With the server certificates and Diffie Hellman parameters ready for the server configuration, we need to create a certificate for the client. Ideally, each OpenVPN client will use a separate certificate to allow them to be identified by the server and also revoked if needed. The outputs from these commands will be used in a separate step when creating the client configuration file.

./easyrsa gen-req home-client nopass
./easyrsa sign-req client home-client

Exit the interactive shell.


The last secret needed for the OpenVPN configuration is a TLS authorization key. This key will be used in TLS authentication where it will participate in the creation of an HMAC signature for all SSL/TLS handshake packets to mitigate DoS attacks against the server. That secret is generated with the following commands.

cd /etc/openvpn
sudo openvpn --genkey secret ta.key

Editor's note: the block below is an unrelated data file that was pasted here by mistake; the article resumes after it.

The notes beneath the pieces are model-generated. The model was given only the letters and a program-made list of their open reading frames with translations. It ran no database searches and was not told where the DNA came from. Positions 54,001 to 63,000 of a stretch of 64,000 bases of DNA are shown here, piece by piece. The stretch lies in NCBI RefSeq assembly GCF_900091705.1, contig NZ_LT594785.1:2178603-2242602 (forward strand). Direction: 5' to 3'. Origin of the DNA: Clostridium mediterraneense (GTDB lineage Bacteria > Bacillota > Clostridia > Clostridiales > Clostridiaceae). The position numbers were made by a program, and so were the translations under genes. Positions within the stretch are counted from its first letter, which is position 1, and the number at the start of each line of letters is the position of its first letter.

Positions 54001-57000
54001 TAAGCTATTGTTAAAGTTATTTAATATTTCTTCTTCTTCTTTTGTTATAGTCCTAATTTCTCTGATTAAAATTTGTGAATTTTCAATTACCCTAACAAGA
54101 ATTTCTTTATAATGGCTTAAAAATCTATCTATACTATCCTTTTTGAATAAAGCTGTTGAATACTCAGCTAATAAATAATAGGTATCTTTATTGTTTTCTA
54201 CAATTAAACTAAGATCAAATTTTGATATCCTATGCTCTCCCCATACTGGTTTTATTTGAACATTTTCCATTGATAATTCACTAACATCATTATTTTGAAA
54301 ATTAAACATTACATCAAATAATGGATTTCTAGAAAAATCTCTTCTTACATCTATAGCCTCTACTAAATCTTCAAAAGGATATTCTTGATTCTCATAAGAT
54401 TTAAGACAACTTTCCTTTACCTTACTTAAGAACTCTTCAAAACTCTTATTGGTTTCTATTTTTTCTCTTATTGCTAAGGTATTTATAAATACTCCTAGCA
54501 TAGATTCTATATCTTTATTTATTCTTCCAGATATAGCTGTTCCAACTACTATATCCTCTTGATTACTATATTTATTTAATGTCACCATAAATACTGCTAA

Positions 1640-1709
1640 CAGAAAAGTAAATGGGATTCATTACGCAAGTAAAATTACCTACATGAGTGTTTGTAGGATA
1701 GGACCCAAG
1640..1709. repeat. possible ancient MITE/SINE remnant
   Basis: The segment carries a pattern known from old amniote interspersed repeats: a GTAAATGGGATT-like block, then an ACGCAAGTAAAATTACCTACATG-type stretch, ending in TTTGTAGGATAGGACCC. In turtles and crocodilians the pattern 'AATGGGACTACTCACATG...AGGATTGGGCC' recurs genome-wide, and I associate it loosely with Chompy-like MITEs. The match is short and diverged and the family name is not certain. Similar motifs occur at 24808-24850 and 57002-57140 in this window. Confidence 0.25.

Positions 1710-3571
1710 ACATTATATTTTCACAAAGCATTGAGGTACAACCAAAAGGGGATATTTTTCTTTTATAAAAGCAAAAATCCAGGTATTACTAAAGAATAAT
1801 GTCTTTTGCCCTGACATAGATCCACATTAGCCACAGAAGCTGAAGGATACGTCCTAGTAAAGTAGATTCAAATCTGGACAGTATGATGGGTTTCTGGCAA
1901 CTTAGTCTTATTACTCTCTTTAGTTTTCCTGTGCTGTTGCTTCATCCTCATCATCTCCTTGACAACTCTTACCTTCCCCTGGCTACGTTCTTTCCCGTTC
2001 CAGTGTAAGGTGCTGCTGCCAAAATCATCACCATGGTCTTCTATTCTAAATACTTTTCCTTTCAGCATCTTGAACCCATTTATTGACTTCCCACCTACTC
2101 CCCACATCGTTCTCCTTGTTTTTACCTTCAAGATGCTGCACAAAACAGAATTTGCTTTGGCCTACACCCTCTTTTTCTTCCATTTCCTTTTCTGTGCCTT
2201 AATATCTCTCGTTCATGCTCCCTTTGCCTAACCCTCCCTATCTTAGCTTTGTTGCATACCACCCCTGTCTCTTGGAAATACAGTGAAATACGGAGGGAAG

Configure the Server

In an effort to replace the Azure Virtual Network Gateway with a solution of similar cryptographic strength and features, I endeavored to use many equivalent features of OpenVPN in this implementation.

  • HMAC packet signature validation using a pre-shared key and SHA256 hashing
  • AES-256-GCM data channel cipher
  • Disallow reuse of client certificates
  • Drop to unprivileged execution context following initialization

The primary difference between this OpenVPN configuration and the configuration used by the Azure Virtual Network Gateway is that this configuration operates on UDP rather than TCP.

Create the OpenVPN Server Configuration File

Create a server configuration file based on this example in /etc/openvpn folder. Line 1 needs to be configured to represent the subnet on which VPN clients will receive their IP addresses. Line 29 requires configuration to match the address space of the Azure virtual network.

server subnet

proto udp
port 1194
dev tun

auth SHA256
cipher AES-256-GCM

ca ca.crt
cert server.crt
key server.key  # This file should be kept secret
dh dh.pem
tls-auth ta.key 0 # This file should be kept secret

;duplicate-cn # Uncomment to allow multiple clients using the same cert for debugging
keepalive 10 120
max-clients 5
explicit-exit-notify 1


user nobody
group nogroup